Mar 3, 2014; Jupiter, FL, USA; Miami Marlins right fielder Giancarlo Stanton (27) at bat against the Houston Astros at Roger Dean Stadium. Mandatory Credit: Steve Mitchell-USA TODAY Sports
On an almost weekly (and sometimes daily) basis lately there seems to be a new update on Giancarlo Stanton’s future with the Miami Marlins. Speculations range from he’ll decide after this season to the Marlins are working on a trade to he’s already decided on his destination once he becomes a free agent after 2016.
Meanwhile on the field, Stanton just continues hitting prodigious bombs that keep all of the other 29 teams salivating as they dream of ways to acquire him and keeps Marlins fans longing for some way to keep him. Well, despite all of the extraneous drama that accompanies the Marlins franchise, the root of the issue is money. If offered a big enough contract, Stanton would re-sign with the Marlins.
The first question is how much is enough to entice the 24 year-old slugger to re-sign with the Marlins? The next question is would it be worth it for the Marlins to offer that much?
This offseason the Atlanta Braves signed first baseman Freddie Freeman to an 8 year, $135 million contract. Comparisons were quickly drawn between the Freeman and Stanton situations due to their nearly identical service time and importance to their current teams. The Freeman contract has been called a starting point for a Stanton contract negotiation, but let’s assume Stanton would take it and use it to evaluate whether it would be a worthwhile investment for the Marlins.
To address the second question, this post at Beyond the Box Score discusses an interesting method for evaluating long term contracts in baseball based on the concept of the cost per each Win Above Replacement (WAR). The assumption is that each unit of WAR on the free agent market currently costs $6 million. However, due to the declining value of a dollar over time, salary owed in future years will be worth less than it is today so a 5% discount rate is applied to the contract to determine its present value. On the flip side, inflation will cause an increase in the cost per WAR in future years so a similar 5% increase is applied to the $6 million per WAR figure.
Here is a table showing the amount of WAR which Stanton would need to produce to justify the $135 million contract:
[table id=16 /]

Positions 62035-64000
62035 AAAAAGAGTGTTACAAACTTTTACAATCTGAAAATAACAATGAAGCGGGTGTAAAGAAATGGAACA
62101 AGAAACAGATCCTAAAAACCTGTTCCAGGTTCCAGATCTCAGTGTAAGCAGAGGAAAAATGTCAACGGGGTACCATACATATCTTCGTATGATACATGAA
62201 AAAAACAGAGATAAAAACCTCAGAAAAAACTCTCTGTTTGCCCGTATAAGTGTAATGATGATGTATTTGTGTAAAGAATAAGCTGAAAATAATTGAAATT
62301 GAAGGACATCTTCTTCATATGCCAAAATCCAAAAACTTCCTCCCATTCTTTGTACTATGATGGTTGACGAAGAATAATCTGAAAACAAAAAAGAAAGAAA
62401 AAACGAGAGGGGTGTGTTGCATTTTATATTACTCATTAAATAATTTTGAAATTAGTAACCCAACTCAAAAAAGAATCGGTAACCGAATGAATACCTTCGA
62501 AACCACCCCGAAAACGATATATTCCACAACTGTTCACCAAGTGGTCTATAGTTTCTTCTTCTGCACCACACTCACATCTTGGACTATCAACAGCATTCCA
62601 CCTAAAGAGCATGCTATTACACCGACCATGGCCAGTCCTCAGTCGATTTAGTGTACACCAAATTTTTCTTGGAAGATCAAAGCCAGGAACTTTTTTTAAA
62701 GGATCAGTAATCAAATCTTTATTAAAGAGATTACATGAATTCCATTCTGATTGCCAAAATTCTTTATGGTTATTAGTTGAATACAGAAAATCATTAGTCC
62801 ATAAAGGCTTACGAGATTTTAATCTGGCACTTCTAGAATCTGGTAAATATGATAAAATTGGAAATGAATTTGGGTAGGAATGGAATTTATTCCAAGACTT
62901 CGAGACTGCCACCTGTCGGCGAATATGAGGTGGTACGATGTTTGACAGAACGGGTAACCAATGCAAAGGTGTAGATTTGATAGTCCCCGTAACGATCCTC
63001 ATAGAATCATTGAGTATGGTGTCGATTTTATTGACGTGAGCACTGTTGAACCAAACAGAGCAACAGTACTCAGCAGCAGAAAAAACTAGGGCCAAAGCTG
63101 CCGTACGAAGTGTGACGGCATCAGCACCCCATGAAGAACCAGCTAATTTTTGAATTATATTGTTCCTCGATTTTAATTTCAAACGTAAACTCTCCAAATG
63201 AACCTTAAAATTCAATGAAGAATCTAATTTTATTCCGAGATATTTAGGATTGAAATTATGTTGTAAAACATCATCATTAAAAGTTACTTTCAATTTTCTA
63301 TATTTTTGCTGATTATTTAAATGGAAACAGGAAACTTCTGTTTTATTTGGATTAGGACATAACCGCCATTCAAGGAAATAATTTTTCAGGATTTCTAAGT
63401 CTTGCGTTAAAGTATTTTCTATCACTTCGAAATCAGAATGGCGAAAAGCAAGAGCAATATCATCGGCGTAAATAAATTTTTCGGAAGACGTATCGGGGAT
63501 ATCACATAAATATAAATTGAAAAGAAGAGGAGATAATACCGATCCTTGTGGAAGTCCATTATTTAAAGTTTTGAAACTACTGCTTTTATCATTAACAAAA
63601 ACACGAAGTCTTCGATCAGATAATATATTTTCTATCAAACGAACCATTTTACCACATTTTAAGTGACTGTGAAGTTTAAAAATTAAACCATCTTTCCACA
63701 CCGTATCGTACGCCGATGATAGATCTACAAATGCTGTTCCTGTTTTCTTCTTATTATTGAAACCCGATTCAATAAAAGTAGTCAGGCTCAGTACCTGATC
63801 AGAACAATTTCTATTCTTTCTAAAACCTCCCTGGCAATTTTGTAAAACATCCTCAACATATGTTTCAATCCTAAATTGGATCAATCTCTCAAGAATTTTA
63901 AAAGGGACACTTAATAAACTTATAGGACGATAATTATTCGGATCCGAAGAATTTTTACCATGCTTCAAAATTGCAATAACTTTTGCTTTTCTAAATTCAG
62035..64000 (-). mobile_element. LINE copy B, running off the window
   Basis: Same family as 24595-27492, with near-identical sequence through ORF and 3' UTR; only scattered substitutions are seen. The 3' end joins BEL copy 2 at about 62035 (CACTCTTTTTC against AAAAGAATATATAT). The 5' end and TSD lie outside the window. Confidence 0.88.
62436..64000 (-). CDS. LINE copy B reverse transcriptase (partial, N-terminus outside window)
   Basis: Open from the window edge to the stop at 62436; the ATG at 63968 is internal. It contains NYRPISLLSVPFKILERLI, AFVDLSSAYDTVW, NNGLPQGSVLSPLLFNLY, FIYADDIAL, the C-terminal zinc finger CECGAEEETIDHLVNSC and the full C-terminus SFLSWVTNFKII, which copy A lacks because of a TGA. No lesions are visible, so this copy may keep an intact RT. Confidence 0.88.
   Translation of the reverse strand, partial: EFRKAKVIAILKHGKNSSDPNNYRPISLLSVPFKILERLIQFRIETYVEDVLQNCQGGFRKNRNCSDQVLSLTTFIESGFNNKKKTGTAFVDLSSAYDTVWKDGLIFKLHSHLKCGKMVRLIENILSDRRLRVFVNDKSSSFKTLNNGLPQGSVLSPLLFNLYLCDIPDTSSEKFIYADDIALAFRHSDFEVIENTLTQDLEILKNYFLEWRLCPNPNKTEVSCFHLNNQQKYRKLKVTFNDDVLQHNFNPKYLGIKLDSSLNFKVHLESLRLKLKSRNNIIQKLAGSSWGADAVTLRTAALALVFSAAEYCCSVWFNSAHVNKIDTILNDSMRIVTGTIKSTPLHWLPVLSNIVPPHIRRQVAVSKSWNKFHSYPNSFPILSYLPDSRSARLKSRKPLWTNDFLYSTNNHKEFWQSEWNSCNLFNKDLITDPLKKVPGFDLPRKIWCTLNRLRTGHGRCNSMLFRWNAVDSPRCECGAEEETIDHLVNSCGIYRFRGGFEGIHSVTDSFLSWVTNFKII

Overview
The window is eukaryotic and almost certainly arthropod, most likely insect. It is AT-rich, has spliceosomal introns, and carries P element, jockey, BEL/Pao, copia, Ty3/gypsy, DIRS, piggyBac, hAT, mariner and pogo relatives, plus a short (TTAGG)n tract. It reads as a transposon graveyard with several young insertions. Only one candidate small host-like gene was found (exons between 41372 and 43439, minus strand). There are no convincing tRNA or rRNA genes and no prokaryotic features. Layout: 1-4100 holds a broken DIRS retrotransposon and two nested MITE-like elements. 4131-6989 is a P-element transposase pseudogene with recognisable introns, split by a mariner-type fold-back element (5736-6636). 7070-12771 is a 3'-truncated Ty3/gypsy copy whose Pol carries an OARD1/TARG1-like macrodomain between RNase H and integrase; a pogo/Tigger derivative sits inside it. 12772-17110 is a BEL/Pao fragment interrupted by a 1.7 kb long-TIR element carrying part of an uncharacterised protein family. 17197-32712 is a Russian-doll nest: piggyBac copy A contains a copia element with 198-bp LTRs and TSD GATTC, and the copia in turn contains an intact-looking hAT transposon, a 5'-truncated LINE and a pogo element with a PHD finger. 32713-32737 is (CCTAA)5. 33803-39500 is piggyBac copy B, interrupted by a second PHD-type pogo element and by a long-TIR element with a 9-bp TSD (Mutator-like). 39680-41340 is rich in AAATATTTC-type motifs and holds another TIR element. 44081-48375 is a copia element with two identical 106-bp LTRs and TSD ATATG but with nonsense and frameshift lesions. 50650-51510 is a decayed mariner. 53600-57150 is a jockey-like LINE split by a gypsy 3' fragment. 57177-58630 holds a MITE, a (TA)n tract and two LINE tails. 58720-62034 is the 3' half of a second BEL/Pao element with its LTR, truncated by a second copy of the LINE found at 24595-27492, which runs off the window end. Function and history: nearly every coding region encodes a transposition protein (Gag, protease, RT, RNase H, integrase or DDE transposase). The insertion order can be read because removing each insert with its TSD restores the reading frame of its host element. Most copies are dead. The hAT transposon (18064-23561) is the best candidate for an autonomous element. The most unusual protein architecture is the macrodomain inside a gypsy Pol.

For a player with Stanton’s proven track record entering just his 24 year-old season, this looks like it would be excellent investment on the Marlins part. Just take a look at how his 4 big league seasons have played out in terms of WAR:
[table id=17 /]
Stanton would easily blow past the WAR required in the first 3 years of the contract. Year 4 calls for him to produce the highest WAR figure during the length of the contract at 2.5, but it also comes in his age 27 season which is generally when a player is at his prime. Following that season the required WAR starts declining gradually as Stanton ages towards the back end of his prime years.
Two things really jump out from looking at the proposed contract in this manner. The first being that now is the perfect time to sign Stanton to a long term deal, especially if 7 or 8 years is the required length. By escalating the annual salary the way the Braves did, you ensure that highest salaries are being paid in the player’s prime seasons meaning age 27 to 30. The second thing is that even at $20+ million per season, Stanton should easily out produce the contract. Stanton has averaged 3.4 WAR per season and totaled 13.5 WAR across his 4 seasons. His average annual WAR is about a win more than the highest annual WAR required during the length of the contract. Even if we remove the discounting factor on the dollars, he would still average more than the highest annual WAR on the contract.
Free agent contracts will only continue to get more expensive as time passes, the Marlins need to realize they have a golden opportunity and relative bargain here in Stanton and make this extension happen now. Do you think Stanton is worth an 8 year, $135 million contract?